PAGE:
chain of command

New school-support centers will help create consistency across schools, Fariña says

PHOTO: Patrick Wall
Schools Chancellor Carmen Fariña

When a visitor walks into a second-grade classroom in Queens, she should see the same sort of work happening as in a classroom in Brooklyn, the Bronx, or any other borough, Chancellor Carmen Fariña said Tuesday while discussing her recent school-system overhaul.

“One of the things I was hoping the reorganization would do is that you don’t go into a school in one part of the city and a school in a different part of the city and see a very different focus,” she said. “You need to have more consistency. You need to have more kids all on the same page.”

Fariña described her vision during a visit to one of seven new school-support centers, which the chancellor said will help create a more uniform school system by offering training and other assistance based on guidance from education department headquarters. The centers, which officially launched last week, are byproducts of Fariña’s school-system shakeup.

The new system, which put superintendents squarely in charge of principals and also established the help centers to assist principals, replaces a structure under the previous administration that gave principals considerable autonomy but left some feeling stranded with little support. Under the new centralized support system, all schools will receive the same high caliber of help but also be expected to reach the same high expectations, Fariña said.

That push for consistency makes sense, experts said, but it will be a heavy lift in a system of 1,600 diverse district schools.

“What she is trying to do is bring everybody up to a standard. The gap was widening when people were left on their own,” said Lily Woo, the longtime principal of Manhattan’s P.S. 130 who now runs a principal-training program at Teachers College. But, she added, “It’s much easier done in a system that’s much smaller.”

Under the old structure, principals chose from about 55 different multi-borough support teams, called “networks,” that helped schools manage everything from budgets and hiring to teacher training and curriculum. Now, principals will first turn for help to their superintendents, who will then refer them to one of the centers. Unlike the networks, principals do not choose their centers, they are assigned them based on location: Brooklyn and Queens both have two centers, while the other boroughs have one each.

The centers will act as a conduit for ideas from the chancellor’s office to flow into schools, Fariña said Tuesday.

Staffers at the new support centers will receive guidance from the education department, which they will pass onto schools.
PHOTO: Patrick Wall
Staffers at the new support centers will receive guidance from the education department, which they will pass onto schools.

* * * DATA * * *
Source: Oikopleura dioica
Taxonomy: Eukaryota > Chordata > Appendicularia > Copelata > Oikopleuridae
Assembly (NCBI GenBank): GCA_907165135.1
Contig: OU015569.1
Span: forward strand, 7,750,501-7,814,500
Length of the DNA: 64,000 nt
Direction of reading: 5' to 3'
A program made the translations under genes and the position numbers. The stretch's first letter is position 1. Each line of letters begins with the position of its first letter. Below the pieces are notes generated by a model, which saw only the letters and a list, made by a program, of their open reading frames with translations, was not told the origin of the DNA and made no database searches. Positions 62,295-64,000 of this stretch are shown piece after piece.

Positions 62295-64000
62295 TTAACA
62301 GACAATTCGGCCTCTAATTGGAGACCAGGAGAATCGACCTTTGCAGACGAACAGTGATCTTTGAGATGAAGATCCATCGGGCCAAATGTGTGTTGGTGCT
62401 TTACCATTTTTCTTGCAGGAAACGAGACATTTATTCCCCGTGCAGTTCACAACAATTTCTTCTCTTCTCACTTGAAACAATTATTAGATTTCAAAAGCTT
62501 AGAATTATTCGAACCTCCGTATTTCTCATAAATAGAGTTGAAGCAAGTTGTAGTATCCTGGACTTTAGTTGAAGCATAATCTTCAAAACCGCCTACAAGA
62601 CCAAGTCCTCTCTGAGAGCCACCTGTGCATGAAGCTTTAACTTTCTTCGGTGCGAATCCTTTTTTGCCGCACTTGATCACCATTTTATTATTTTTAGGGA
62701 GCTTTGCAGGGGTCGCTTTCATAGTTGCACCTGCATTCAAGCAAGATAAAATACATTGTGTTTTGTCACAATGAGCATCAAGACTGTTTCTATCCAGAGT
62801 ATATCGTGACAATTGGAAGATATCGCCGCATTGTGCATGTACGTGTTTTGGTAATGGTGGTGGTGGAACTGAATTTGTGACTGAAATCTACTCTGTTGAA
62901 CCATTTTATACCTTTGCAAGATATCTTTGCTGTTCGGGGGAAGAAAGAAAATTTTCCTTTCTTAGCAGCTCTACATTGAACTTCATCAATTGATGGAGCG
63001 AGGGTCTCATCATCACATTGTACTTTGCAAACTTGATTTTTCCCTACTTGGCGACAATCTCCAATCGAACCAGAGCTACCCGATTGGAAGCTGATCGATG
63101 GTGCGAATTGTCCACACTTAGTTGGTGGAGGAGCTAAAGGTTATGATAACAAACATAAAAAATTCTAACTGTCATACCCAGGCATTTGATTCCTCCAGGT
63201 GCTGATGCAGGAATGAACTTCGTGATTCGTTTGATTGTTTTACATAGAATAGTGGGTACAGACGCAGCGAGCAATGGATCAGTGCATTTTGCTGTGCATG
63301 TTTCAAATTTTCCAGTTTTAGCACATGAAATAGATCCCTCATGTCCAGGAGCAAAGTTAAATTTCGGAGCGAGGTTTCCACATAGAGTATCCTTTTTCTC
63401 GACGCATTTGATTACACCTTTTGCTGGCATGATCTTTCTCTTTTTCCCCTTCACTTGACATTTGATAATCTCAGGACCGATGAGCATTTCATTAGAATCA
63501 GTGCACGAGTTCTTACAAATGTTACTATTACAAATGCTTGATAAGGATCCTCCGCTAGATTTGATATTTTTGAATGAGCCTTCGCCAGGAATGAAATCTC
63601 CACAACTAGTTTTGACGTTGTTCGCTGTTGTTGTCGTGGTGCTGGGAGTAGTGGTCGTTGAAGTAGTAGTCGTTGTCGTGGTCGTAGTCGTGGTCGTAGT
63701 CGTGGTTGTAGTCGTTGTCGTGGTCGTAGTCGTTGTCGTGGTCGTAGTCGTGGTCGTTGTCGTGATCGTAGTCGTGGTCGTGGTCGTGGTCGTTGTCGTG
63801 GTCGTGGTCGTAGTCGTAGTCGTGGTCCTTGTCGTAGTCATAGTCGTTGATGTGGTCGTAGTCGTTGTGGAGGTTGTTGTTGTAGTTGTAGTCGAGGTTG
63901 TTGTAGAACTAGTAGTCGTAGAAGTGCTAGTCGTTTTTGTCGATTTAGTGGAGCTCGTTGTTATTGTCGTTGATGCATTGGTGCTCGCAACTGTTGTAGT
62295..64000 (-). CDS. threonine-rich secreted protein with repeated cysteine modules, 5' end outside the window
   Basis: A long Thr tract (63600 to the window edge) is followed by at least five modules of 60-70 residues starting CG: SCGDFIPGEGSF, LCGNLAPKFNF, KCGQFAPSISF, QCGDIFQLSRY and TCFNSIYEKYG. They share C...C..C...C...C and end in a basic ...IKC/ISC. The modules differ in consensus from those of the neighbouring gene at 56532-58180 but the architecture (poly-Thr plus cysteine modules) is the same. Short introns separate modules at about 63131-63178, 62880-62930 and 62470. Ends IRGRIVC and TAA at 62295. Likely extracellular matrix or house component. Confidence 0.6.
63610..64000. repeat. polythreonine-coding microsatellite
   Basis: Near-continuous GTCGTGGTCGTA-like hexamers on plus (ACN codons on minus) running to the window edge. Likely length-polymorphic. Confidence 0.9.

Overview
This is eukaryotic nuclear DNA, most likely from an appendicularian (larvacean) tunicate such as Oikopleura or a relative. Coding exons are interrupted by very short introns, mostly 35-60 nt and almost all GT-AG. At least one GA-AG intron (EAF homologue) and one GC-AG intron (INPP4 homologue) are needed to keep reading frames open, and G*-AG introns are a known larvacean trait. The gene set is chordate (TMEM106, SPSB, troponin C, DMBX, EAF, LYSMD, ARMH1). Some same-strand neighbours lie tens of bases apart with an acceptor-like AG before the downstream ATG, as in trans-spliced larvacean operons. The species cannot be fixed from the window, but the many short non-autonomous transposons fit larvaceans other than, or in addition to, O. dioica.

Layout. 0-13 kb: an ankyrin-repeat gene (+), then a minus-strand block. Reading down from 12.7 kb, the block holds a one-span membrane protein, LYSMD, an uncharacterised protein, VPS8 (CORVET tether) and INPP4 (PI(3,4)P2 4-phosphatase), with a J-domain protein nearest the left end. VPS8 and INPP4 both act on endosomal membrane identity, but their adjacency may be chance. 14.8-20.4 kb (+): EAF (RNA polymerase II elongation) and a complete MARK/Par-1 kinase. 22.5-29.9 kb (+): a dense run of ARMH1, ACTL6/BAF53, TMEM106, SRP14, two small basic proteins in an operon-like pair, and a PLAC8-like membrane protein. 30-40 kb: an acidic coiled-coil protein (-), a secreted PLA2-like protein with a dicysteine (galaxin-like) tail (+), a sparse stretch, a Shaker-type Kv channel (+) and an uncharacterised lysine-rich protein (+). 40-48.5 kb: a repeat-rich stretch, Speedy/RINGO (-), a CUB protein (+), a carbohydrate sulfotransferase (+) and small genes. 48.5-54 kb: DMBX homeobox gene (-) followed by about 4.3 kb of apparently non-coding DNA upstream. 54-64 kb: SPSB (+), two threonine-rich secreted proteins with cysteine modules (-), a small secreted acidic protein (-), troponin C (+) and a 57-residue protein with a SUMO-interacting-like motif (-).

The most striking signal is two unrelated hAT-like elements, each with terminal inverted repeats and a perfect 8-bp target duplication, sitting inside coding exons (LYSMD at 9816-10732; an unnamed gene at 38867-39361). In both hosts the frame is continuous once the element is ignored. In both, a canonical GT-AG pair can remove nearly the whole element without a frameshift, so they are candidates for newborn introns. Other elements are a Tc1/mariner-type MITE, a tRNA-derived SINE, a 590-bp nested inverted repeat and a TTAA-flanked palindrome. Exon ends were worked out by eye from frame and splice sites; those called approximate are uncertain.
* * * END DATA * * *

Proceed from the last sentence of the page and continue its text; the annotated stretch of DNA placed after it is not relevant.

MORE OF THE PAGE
For instance, the deputy directors at each support center in charge of instruction, special education, and services for English learners have been meeting with the education department officials who lead those divisions. The deputies will then oversee workshops at their centers on topics like reading instruction or special-education methods, which representatives from each school will attend, then train their colleagues on.

“There will always be a connection from the deputies to Tweed, so there’s one message only,” Fariña said, using the name of the education department headquarters. “This is not, ‘You decide what you want to do because you’re here, versus over here.’”

Under this model, superintendents are tasked with making sure principals get the help they need from the centers, and also that they are running their schools according to the city’s guidelines. With clearer instructions from the department about what should happen inside classrooms and during teacher trainings, superintendents will have an easier time supervising schools, said Kim Nauer, education research director at the New School’s Center for New York City Affairs.

“The giant philosophical change is that the principals now have bosses: the superintendents,” she said. “If you’re going to do that, you have to have some level of consistency in terms of what the superintendents are looking for in classrooms, and in terms of the supports they’re offering.”

However, the urge to standardize practices at schools comes with risks.

Former Chancellor Joel Klein — the same schools chief who created the network system that freed principals from much department oversight — ordered most schools to adopt standard reading and math programs. As Klein’s deputy chancellor charged with rolling out that initiative, Fariña was accused by some teachers of micromanaging what happened inside their classrooms. Klein eventually backed off that approach, and schools were later allowed to choose their own curriculums.

Nauer said that most schools could use guidance in certain challenging areas, such as adapting lessons for students with special needs, so it would make sense for the department to suggest research-backed practices. But it would be impractical to try to make schools serving different student populations adopt identical teaching methods, she said.

“This is a giant school system with all types of very different kids,” she said, “so I doubt you could take a single model of anything and make it work across the board.”

Fariña said Tuesday that she has no plans to do that.